Egan and Reese make a distinction between challenging and confrontation, although both imply a somewhat adversarial relationship and both are used within psychotherapy. On the other hand, some theoretical approaches suggest that resistance is always a function of the therapist and that paying attention to the client’s readiness to change can prevent much needless confrontation. Consider those ideas as you answer the following questions:
When might it be necessary to use a challenge or confrontation with a client? Give a concrete example. Or, if you believe challenging is not appropriate, make a case for your position.
How do challenging and confronting fit with the skills and values we discussed in earlier chapters, such as communicating empathy and using active listening and reflection? Are these skill sets compatible or not? Support your contentions with evidence from the chapters or other sources.
Would there be situations in which it might be important to challenge or to not challenge because of ethical considerations or cultural diversity issues? Make a case either for challenging or not challenging by citing a specific situation and explaining your reasoning process with regard to your position on challenging.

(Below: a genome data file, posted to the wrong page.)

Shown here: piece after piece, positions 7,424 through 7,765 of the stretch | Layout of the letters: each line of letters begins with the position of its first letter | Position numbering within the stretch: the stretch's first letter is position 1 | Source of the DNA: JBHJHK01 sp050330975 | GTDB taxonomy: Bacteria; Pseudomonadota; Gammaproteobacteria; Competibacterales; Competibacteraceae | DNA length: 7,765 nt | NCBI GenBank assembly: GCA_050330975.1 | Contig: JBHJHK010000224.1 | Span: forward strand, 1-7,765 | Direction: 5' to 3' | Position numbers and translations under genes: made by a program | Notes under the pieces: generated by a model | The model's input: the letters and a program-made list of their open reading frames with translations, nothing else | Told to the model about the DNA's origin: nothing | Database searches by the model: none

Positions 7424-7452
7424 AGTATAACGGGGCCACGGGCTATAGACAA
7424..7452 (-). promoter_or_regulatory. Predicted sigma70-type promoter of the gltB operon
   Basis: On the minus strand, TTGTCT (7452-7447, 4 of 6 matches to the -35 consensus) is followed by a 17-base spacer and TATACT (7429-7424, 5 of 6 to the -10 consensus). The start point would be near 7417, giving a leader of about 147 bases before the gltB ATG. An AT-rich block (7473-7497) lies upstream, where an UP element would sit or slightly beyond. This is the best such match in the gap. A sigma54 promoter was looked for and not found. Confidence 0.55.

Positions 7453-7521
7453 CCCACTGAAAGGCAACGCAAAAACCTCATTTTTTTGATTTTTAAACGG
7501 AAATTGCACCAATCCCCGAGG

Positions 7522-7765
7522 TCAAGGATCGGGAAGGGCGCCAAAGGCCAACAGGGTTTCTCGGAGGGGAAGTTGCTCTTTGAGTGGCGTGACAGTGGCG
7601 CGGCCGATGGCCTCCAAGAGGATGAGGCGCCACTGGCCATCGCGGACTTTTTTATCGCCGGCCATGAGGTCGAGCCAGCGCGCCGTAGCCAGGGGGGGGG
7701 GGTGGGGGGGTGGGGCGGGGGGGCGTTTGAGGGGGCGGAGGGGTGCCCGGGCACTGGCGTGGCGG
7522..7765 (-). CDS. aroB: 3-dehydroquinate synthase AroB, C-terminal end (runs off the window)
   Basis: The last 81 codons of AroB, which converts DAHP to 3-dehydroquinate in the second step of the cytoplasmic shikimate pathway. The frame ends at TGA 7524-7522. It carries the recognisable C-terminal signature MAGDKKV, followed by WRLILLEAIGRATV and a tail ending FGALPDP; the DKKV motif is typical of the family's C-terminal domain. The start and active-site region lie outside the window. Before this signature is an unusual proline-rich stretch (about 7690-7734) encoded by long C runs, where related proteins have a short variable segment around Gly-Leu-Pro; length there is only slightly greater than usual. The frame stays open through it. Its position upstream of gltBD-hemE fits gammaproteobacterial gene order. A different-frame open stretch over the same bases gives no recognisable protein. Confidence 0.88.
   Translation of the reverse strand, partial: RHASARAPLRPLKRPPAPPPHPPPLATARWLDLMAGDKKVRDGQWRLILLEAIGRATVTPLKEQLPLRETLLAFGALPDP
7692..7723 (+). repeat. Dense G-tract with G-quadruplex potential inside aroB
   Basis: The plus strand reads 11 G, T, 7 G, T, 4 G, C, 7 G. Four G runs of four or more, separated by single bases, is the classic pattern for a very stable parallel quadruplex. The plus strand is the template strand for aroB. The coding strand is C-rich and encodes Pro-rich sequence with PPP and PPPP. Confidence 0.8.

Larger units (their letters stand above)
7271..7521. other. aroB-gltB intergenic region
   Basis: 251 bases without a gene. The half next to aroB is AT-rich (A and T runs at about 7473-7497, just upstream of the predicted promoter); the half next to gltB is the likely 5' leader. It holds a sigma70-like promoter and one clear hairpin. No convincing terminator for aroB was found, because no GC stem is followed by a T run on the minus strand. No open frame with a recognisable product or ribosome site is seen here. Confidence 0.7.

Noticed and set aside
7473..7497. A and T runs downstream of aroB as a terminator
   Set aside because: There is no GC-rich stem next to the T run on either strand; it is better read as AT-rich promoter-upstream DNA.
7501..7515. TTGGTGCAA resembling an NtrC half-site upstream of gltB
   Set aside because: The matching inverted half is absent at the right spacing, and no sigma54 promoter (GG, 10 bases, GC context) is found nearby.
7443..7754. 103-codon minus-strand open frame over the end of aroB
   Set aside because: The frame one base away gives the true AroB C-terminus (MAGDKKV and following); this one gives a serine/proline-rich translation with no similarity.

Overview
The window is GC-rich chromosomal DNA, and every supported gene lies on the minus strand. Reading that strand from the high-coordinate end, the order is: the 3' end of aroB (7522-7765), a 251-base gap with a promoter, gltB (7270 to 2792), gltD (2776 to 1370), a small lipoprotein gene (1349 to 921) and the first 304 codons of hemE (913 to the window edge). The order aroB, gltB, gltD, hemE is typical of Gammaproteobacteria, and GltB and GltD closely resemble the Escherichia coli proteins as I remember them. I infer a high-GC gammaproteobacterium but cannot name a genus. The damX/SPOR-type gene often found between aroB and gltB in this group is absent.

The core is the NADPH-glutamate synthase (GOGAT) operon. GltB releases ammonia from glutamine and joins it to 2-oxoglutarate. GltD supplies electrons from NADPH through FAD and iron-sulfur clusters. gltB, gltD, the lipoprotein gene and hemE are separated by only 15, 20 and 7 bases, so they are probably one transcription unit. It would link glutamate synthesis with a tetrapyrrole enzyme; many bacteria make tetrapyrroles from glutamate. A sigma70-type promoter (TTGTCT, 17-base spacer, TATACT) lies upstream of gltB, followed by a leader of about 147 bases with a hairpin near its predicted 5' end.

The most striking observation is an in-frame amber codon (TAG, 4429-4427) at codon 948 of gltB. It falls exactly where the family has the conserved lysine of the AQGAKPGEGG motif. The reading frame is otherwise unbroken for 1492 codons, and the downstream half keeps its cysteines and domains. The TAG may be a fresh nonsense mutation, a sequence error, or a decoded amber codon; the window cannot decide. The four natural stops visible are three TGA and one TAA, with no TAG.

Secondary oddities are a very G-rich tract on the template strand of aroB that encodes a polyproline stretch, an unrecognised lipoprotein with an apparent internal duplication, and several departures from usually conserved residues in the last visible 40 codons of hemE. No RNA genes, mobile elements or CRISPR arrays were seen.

A main persecutor of Christians, Saul of Tarsus tried to decimate the Church (1 Cor. 15:9; Gal. 1:13, 23). Aside from Jesus, nobody affected the early church more than Saul, otherwise called the messenger Paul. This paper will look at the conditions and occasions inciting an energetic persecutor of the congregation to turn into the most powerful pioneer for the spread of the Gospel to the Gentiles. It will be demonstrated that the "calling" of Saul was a genuine change despite the fact that he was not moving starting with one religion then onto the next. His "calling" stressed change yet accentuated the conviction that the last articulation and expectation of Judaism had been conceived. Paul was brought into the world a Jew, and was a native of Tarsus where he was a tentmaker in terms of professional career. He got his rabbinic preparing in Jerusalem, under the educating of Gamaliel. As indicated by Paul's own record, he was a severe follower among Pharisees (Gal. 1:14, Phil. 3:5-6). Paul acquired Roman citizenship (Acts 22:2528), which was broadly conceded during the last piece of the Roman republic. Paul asserts in Acts 22:28, that he had been brought into the world a Roman native. This would imply that he had acquired Roman citizenship from his dad. Little is known about Pauls life preceding the occasions examined in Acts. He is first referenced in part 7 regarding the execution of Stephen. As per Acts 7:58, the observers laid their garments at the feet of a young fellow named Saul. Paul was a Pharisee, a noticeable youthful individual from that order. Saturated with the monotheism of the Old Testament Scriptures, he could just consider obscenity the cases of Jesus' trains that their Master was the Son of God. He could just scorn the issue of an actual existence that ended, as he thought, on a loathed cross and in a desolate tomb, instead of on a position of authority of brilliance. Concerning Pauls pre-Christian frame of mind to the gospel, one thing is sure; he was against it with his entire heart. In his biblical letters he discusses his past disdain for the congregation (Gal 1:13; Phil 3:6). His mistreatment of Christians was to him a sacred war. The main clarification that can be given of his abrupt inversion is that the risen Christ really appeared to him and by the sheer influence of His divinity, asserted the confidence and loyalty of the persecutor. Paul's transformation/calling to the "Way" occurred close to the city of Damascus. Four qualities hang out in the records of this occasion. Initially, Paul was effectively occupied with mistreating Christians and did not foresee his change (Acts 9:19; 22:416; 26:917). Second, the occasion that started the surprising change obviously was a disclosure of Jesus Christ made to Paul alone. Third, Soon after this disclosure Paul had contact with a specific Christian (Ananias) in Damascus who perceived Paul as a devotee to Christ by sanctifying through water him. Fourth, Paul was promptly called by Jesus to take the Gospel to the Gentiles (1 Cor. 9:1; 15:89; Gal. 1:1516; cf. Eph. 3:16). Paul's Damascus experience turns into the most renowned transformation/bringing ever. All of a sudden he is blinded by a light from paradise the light of the brilliance of Christ. His give up to Jesus was momentary and complete: What will I do, Lord? (Acts 22:10). He couldn't see on account of the greatness of that light (Acts 22:11), however he had just observed the light of the information of the brilliance of God even with Jesus Christ (2 Corinthians 4:6). The lord of this world could dazzle him never again. At his change/calling, Paul was instructed to open the eyes and divert them from haziness to light (Acts 26:18). Despite the fact that Paul was blinded after his experience with the Lord, Ananias laid hands on Paul, "something like scales" tumbled from his eyes (Acts 9:18), and he had the option to see. He had direct learning and experience of abandoning obscurity to light, and his order from the Lord was as clear as his recently recovered sight. Substance to imply Paul's visual impairment and recuperation as verifiable occasions, Luke wishes by a calm portrayal of deliberately chosen realities to clarify that Paul's gathering with Christ isn't to be classed with different dreams, anyway extraordinary, however is to be acknowledged on a standard with the other appearances of the Risen Lord. So Paul goes from contradicting God and abusing Jesus to joining the mistreated side. In the wake of going through a few days with the devotees at Damascus, Saul went into the synagogues and strongly broadcasted Jesus, that he is the Son of God (Acts 9:20). Krister Stendahl contends that a legitimate understanding of Romans 7 demonstrates that Paul, as an unwavering Jew, had encountered no battle or blame sentiments that would have driven him, through disappointment with the law, to go to Christ… .Neither did he experience the ill effects of a thoughtful still, small voice… ..Stendahl likes to see him as somebody who did not surrender his Jewishness for another religion in any case, rather, as a Jew who was given another work in administration of the Gentiles. The portrayal, in Acts, of Paul's unexpected change making a course for Damascus is essentially the production of Luke; Paul's biographer. Luke's depiction of Paul isn't unprejudiced history either, for it was proposed to perform the early church's adventure from Judea into the gentile world. Somehow or another Luke makes light of Paul's cases, however he utilizes Paul's life and mission to show the fate of Christianity. A considerable lot of an incredible subtleties originate from Luke since most personal subtleties are missing from Paul's own letters. Luke's portrayal of Paul's change draws on the Hebrew Bible for subjects of prophetic calling, paralleling the charging of Jeremiah (Jer. 1:5-11) and Isaiah (Isa. 6:1-9). Paul's "calling", and extreme transformation to Christianity, portrays the definitive change Paul experienced. Not exclusively was Paul's change/calling wonderful concerning his perspective on Jesus, however in his disposition toward Gentiles. Judaism is notable for its exclusivist disposition. It was unlawful for a Jew to have association with one who is uncircumcised. Alongside his change he got a prophetic commission to change over the gentiles. It is lacking to talk possibly regarding Paul's conversionas on the off chance that he were moving starting with one religion then onto the next; and in like manner possibly as far as his callas in the event that he were proceeding in an unaltered confidence. The transformation call mix accentuates both progression and change. Stendahl challenges the suitability of transformation language since Paul has not changed religions, that is, he never abandons loyalties to the God with which he started. While the appropriate response may appear to be clear enough, working with Stendahl's presumptions muddles the assignment; and besides, Luke no place unequivocally characterizes transformation, nor gives a reliable example of passage into the congregation. When he specifies the methods by which one joins the gathering, he is commonly adjusting account partitions which exhibit the overall impacts of lecturing. He does, in any case, offer adequate material for us in any event to think about the idea of a changed association with God, and ask whether the change establishes transformation. In spite of the fact that we usually name this experience Pauls change, this should be possible just all things considered, for around then Judaism and Christianity were not yet isolate religions. In actuality, Paul changed brands of Judaism, changing from Pharisaic to Christian Judaism. One of the principle ways that Luke exhibits Saul's changed association with God is to demonstrate this adjustment in gathering affiliations. That is, while not an end in itself, his new corporate personality focuses to a definitive reality supporting his change. What is clear is the way that the gospel message is starting to reach out past Jerusalem and Judea. Paul occupies that universe of Christianity which he once attempted to eliminate through the murdering of Stephen. Be that as it may, it was Stephen and his circle, not Paul, who propelled a mission to Gentiles. Paul's evangelist venture isn't encircled in all inclusive statements, all things considered in Acts 1:8 (to be my observers) and Acts 9:15 (to convey my name). In Acts 22 and 26, Paul is coordinated to affirm explicitly about what he has seen and heard making a course for Damascus. The teacher charge to lecture "before lords" in Acts 9:15 is Luke's expectation of the manner in which he shut Paul's open service by having Paul lecture before King Agrippa (Acts 26:1-32), and it is suggestive of a Pauline appearance before Caesar (cf. Acts 23:11, 25:10-12 and 27:23-24.) Since Paul is the extraordinary evangelist to the Gentiles, it is suitable that his transformation/call quickly go before the overall spread of the gospel. Thus, Luke presents it preceding the development of the gospel into the Gentile world, as the end to the Palestinian mission. What were the outcomes of this occasion for Pauls religious philosophy? The most troublesome inquiry to comprehend was, What effect does the Christian Gospel have on the idea and recognition of the Law (Torah)? This inquiry is as yet questioned today. The fundamental issue is that Paul is by all accounts wavering between two ideas of law, a Jewish idea and his own Christian idea. Paul considered his new idea the law of Christ (Gal. 6:2). The law outlined the Scriptures in another manner, by viewing the adoration direction as the shared factor. "For the entire law is satisfied in single word: you will love your neighbor as yourself" (Gal. 5:14). As Paul endeavored to comprehend Christian religious philosophy, the Damascus occasion gave a sudden response to an old Jewish inquiry: Is God the God of Jews as it were? It is safe to say that he is not the God of gentiles moreover? Since Christ requested Paul to lecture the gospel to the gentiles, Paul could now answer strikingly: Yes, of Gentiles too End When perusing Acts, one is struck by the promptness of Paul's action as a theological rationalist and scholar for the Christian people group after his transformation (Acts 9:20-22, 28-29). >GET ANSWER